PIQUA -- The most important decision Hartley's football players made on Thanksgiving wasn't about white meat or dark.

PIQUA -- The most important decision Hartley's football players made on Thanksgiving wasn't about white meat or dark.

"Before practice was over on Thursday, coach took a vote among the players whether we should kick the extra point to tie or go for two and the win at the end of the game if it came down to that," running back-defensive back Noah Key said. "We voted to go for the win - unanimously."

It came down to that Friday in a Division IV state semifinal at Ed Purk Field.

Key dragged roughly a half-dozen Kettering Alter defenders across the goal line on a two-point conversion with 2:05 remaining, and Hartley withstood Alter's last, best shot to defeat the two-time defending state champion 29-28.

"The coaching staff talked about trying not to make a decision like that emotionally, but I said, what the heck, let's put the game in the kids' hands rather than send it to overtime," Hawks coach Brad Burchfield said. "I like the emotion. Just look at the kids and the crowd up there. I think they're glad we went for it."

Alter coach Ed Domsitz said he was surprised by the move, given that Burchfield had one of the best backs in the state and a more reliable kicker.

"He rolled the dice, didn't he?" he said. "That was a gutsy thing to do. If I were in his shoes, I might have gone for the overtime."

Key, who rushed for 239 yards on 25 carries and scored three touchdowns, recognized that he was wrapped up short of the goal line, but "I just kept pumping my arms and churning my legs like coaches teach us, and my big guys up front did the rest."

Hartley (12-2), which will face Chagrin Falls for the state title next Friday in Massillon, was up against the wall after squandering a 21-0 lead just before halftime.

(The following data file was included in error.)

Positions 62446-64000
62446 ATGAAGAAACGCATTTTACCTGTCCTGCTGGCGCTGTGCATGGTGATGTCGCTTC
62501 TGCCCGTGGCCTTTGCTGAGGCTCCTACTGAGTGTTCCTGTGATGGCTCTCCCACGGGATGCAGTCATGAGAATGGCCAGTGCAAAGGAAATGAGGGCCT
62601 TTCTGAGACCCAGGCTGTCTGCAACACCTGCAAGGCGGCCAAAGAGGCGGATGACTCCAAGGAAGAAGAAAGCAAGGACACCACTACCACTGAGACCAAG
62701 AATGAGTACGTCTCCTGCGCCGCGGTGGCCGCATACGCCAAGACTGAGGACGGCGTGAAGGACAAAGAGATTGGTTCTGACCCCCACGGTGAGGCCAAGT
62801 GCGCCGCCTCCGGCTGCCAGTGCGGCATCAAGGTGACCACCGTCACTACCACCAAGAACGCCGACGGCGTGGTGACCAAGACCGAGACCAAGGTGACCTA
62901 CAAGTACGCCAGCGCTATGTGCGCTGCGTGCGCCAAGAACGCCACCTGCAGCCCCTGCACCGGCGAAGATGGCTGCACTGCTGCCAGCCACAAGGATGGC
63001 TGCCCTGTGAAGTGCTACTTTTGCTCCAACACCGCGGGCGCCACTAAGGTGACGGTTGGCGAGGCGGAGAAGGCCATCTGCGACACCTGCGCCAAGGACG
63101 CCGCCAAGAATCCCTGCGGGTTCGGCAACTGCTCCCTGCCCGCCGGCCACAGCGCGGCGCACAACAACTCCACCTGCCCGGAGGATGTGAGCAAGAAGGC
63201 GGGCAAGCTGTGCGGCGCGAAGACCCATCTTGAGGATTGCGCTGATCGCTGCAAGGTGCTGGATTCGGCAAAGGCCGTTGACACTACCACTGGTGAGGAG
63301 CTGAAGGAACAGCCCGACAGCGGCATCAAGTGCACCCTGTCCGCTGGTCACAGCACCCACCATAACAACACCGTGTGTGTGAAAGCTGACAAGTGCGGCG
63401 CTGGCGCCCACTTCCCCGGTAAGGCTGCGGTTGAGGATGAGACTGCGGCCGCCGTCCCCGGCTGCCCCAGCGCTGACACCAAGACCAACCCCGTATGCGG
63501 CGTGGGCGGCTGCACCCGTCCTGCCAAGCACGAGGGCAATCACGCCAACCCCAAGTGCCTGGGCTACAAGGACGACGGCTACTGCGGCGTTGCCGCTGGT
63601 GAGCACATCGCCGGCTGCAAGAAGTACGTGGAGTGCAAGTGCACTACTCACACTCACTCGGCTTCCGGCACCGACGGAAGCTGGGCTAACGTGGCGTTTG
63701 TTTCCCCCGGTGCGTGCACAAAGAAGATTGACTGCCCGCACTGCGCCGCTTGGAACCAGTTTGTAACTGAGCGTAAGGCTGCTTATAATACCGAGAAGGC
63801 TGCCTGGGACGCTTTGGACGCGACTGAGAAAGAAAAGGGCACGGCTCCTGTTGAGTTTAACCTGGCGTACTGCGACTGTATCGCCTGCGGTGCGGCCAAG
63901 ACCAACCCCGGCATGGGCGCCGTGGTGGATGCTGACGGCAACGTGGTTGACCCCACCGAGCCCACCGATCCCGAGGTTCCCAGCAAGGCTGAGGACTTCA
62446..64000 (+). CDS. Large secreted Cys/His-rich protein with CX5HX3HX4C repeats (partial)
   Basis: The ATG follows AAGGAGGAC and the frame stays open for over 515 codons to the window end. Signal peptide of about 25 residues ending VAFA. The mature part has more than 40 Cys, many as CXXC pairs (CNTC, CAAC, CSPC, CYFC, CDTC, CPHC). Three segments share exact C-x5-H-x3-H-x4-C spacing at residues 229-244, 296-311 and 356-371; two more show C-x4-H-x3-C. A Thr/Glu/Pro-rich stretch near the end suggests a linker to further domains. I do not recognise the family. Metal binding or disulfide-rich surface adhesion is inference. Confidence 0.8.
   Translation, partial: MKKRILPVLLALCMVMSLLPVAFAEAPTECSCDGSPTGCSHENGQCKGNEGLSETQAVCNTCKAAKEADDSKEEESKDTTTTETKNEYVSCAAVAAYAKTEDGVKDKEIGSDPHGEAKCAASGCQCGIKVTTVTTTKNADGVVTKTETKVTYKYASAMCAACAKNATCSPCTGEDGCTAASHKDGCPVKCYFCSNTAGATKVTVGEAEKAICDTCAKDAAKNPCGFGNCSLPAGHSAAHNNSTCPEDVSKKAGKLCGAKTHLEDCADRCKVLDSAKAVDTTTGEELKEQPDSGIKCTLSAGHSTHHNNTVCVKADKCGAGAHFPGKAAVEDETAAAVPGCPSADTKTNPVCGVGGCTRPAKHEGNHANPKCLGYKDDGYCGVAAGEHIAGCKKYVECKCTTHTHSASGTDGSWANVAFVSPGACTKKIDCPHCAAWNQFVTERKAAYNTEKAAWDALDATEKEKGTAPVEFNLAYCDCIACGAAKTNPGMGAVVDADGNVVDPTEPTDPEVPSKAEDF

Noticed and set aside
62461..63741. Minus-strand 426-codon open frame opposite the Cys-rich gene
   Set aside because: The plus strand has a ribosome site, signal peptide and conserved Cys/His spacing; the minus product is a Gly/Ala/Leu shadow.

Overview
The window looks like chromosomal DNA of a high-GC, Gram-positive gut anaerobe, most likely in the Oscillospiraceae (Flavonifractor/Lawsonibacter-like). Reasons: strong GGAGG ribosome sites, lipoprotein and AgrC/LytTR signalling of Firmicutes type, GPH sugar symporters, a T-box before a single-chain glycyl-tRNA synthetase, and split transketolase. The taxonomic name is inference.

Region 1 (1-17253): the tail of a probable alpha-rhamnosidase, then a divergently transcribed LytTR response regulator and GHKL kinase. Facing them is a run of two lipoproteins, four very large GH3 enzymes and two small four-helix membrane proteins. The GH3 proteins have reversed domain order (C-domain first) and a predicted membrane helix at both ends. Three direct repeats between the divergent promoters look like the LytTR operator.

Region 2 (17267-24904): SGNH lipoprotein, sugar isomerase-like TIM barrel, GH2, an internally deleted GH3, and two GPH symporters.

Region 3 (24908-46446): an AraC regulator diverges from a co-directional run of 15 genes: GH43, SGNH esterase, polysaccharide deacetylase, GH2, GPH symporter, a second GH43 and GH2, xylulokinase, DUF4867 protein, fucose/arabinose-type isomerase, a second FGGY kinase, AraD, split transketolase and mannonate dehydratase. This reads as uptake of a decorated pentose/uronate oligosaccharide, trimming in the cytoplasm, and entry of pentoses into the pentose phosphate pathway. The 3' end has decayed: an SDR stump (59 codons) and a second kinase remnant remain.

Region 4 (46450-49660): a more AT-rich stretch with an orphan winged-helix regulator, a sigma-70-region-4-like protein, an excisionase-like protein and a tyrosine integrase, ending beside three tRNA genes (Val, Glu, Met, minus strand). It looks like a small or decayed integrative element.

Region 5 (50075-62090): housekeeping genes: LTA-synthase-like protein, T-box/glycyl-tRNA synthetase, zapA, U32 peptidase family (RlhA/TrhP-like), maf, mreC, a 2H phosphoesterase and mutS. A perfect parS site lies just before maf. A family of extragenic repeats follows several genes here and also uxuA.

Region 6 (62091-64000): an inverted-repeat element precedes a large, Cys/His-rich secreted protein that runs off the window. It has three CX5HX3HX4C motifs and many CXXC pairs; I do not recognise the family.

Quarterback Zane Pitzer capped an 82-yard drive with a 38-yard touchdown run on an option play, putting the Knights ahead 28-21 with 6:15 remaining.

The Hawks answered with a 10-play, 80-yard drive to force the wild finish. Quarterback Austin Underwood had his only two completions, the final one going 13 yards for the score to JaWaun Woodley.

"It took them completely by surprise," Woodley said. "There wasn't a single guy around me. I knew all I had to do was catch it."

Alter continued to fight. Pitzer passed to uncovered running back Justin Winters down the sideline for a 49-yard gain.

With no timeouts remaining, Alter uncharacteristically lost its composure. An errant shotgun snap to Pitzer wasted one play. With Hartley in zone coverage, Pitzer was sacked for a 1-yard loss on third down. On fourth-and-9 at the Hartley 31-yard line, Pitzer bought several seconds scrambling and then settled for a completion near the sideline - 2 yards short of a first down.

"I was spying on the quarterback trying to contain him, and everyone else was back in coverage," Woodley said.

Said Key: "A lot of people underestimate us on defense because we're such a big-play, quick-strike offense. On that last drive, I think we showed people we've got some toughness in us, too."

Key had 174 yards at halftime, including 51- and 62-yard touchdown runs. But Alter adjusted its defense to take away his running lanes on pitches and sweeps.

The Knights (11-3), who had won 13 straight playoff games, had 26 first downs but twice were stopped on downs deep in Hawks territory. They also missed a field-goal try and fumbled in the first half.

"That's a formidable team we just took down," Burchfield said. "Man, we get to keep playing. This is so great."